Is it better to hold U.S. stocks in a TFSA or RRSP?

Is it better to hold U.S. stocks in a TFSA or RRSP?

Withholding taxes can come into play. Which account is better?

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Q: I’ve been reading about holding U.S. stocks in a TFSA, and how this could be problematic due to U.S. withholding taxes. I still have contribution room in my RRSP. Should I move my U.S. blue-chip stocks from my TFSA to RRSP? Would this be beneficial tax-wise for me? Many people seem to say “it depends”. Depends on what? Can you please explain?

—Trevor

A: Hi Trevor. As you know, every Canadian resident with a Social Insurance Number (SIN) can open a TFSA account once they reach the age of majority whether they have income or not. Interest, dividends and capital gains from Canadian investments accrue in your TFSA tax-free. However, if you own U.S. stocks, the IRS requires that taxes are withheld regardless of the fact that the stocks are held in a tax-free account.

In determining if you should move your blue-chip stocks from your TFSA to your RRSP, here are some things to analyze and ponder.

First, the IRS levies a 15% withholding tax on Canadian investment accounts as part of Canada’s treaty with the U.S. Look at the return on your blue-chip stock after the withholding tax. After doing this analysis you may find that the numbers speak for themselves and your return after the withholding tax is better than the return on your Canadian investments.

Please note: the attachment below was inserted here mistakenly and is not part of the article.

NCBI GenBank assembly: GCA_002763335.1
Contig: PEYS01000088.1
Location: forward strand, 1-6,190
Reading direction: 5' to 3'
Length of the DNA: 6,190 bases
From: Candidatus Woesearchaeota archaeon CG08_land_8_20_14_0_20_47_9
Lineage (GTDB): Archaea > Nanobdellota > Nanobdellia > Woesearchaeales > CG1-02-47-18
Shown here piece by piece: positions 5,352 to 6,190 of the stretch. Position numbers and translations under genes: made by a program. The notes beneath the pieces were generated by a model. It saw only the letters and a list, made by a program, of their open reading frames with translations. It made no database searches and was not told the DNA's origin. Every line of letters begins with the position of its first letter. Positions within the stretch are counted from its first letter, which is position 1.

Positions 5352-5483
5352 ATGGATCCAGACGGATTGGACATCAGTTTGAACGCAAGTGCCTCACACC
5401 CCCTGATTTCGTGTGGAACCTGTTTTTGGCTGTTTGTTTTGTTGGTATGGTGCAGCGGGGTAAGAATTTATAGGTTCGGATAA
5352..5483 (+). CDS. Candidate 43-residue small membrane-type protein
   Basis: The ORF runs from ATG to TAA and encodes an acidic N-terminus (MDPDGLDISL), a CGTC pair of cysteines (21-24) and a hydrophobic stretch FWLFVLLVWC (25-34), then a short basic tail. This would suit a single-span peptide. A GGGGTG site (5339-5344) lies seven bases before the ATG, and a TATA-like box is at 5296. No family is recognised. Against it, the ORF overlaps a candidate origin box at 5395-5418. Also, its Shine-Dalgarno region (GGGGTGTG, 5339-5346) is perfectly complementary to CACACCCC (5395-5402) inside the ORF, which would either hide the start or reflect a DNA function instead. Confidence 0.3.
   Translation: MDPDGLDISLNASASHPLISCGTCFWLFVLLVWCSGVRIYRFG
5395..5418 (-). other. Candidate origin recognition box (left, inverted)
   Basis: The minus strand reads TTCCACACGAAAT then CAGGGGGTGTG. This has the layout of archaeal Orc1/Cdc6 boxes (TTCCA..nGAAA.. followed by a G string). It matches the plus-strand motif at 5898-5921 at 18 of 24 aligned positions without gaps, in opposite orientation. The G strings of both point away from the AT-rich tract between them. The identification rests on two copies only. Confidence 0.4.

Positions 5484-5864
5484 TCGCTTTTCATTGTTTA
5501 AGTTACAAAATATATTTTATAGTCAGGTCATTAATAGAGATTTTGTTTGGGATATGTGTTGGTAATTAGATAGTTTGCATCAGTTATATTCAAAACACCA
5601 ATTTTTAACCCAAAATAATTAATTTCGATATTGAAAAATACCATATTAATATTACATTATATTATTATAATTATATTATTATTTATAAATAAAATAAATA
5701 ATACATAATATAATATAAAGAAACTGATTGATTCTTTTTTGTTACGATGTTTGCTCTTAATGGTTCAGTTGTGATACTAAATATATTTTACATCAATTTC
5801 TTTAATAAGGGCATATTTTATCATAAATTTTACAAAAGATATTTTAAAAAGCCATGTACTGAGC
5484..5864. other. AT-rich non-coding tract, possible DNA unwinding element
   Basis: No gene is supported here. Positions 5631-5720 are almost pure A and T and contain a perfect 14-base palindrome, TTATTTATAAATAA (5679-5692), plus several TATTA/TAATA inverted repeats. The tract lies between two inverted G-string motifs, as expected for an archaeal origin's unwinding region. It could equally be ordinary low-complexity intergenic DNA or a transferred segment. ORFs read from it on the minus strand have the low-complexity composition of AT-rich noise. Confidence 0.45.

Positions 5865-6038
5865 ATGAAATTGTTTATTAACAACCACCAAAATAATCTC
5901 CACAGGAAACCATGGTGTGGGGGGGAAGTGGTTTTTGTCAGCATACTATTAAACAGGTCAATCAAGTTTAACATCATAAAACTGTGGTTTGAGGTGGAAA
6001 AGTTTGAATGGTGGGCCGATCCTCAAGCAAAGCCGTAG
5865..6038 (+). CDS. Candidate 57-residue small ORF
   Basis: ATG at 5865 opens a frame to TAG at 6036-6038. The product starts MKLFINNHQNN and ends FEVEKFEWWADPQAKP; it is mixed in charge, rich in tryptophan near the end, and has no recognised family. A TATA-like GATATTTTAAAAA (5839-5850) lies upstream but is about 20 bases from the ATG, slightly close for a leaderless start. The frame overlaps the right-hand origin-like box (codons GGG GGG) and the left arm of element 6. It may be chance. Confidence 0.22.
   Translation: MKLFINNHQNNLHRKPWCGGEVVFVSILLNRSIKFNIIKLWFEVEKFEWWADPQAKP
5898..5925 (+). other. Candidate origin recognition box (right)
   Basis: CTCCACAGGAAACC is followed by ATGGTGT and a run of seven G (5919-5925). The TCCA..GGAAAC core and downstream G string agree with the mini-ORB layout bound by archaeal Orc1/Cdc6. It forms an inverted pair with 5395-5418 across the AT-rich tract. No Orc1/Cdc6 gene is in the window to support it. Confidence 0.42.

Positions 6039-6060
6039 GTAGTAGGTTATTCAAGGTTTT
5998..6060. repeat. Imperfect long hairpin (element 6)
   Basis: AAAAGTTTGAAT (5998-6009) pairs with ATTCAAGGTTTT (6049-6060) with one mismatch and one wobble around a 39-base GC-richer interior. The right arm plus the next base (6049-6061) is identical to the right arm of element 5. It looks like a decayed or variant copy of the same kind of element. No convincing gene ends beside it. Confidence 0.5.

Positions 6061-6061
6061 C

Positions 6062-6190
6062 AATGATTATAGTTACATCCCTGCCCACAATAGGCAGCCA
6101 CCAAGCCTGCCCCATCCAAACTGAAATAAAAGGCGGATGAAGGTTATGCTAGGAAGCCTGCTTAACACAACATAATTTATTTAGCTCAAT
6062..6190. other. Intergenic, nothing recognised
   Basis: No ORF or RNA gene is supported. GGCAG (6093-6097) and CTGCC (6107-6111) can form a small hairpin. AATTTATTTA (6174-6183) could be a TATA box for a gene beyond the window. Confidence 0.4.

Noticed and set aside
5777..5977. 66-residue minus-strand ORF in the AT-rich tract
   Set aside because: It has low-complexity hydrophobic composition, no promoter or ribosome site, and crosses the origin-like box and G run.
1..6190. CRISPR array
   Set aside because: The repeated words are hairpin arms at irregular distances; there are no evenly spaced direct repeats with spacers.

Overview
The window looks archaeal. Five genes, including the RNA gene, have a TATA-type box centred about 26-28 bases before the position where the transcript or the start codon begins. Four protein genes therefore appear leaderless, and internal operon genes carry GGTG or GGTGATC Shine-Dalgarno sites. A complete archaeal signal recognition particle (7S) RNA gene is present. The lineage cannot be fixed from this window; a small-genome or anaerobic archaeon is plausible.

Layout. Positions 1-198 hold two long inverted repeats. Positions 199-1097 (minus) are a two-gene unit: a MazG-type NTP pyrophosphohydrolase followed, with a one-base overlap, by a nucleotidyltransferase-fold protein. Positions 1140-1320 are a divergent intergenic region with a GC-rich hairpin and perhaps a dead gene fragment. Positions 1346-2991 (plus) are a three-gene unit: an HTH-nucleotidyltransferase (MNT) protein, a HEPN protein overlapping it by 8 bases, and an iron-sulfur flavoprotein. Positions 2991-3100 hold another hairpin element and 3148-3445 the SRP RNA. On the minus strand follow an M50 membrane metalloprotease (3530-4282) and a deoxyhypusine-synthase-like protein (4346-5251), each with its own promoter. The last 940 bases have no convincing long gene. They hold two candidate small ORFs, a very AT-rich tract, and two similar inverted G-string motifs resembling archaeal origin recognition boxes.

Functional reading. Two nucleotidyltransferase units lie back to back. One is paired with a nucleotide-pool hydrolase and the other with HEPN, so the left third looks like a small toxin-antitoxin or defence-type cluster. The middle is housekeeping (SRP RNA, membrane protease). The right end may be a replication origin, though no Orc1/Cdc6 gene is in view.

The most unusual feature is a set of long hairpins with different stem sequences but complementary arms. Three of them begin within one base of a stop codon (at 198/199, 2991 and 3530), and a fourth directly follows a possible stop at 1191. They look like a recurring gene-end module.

Second, the IRS does not levy withholding taxes on U.S. investments held in an RRSP

Third, how much diversity are you looking for in your overall portfolio with your TFSA and RRSP? This will be somewhat determined by how soon you plan on withdrawing the funds in your RRSP and TFSA. If you are intending to hold for a long time, then moving your stocks to your RRSP account and holding Canadian investments in your TFSA may be a good strategy. On the other hand, if you are retiring soon, you may be looking for more diversity to spread your risk in which case leaving the stocks in your TFSA will make sense.

Finally, your province is a factor in this decision. Ask your accountant to calculate your taxes owing under each scenario so you are sure of the impact of your decision.

Theresa Morley, CPA, CA is a partner with Morley Chartered Accountants in Barrie, Ont. Read her blog.

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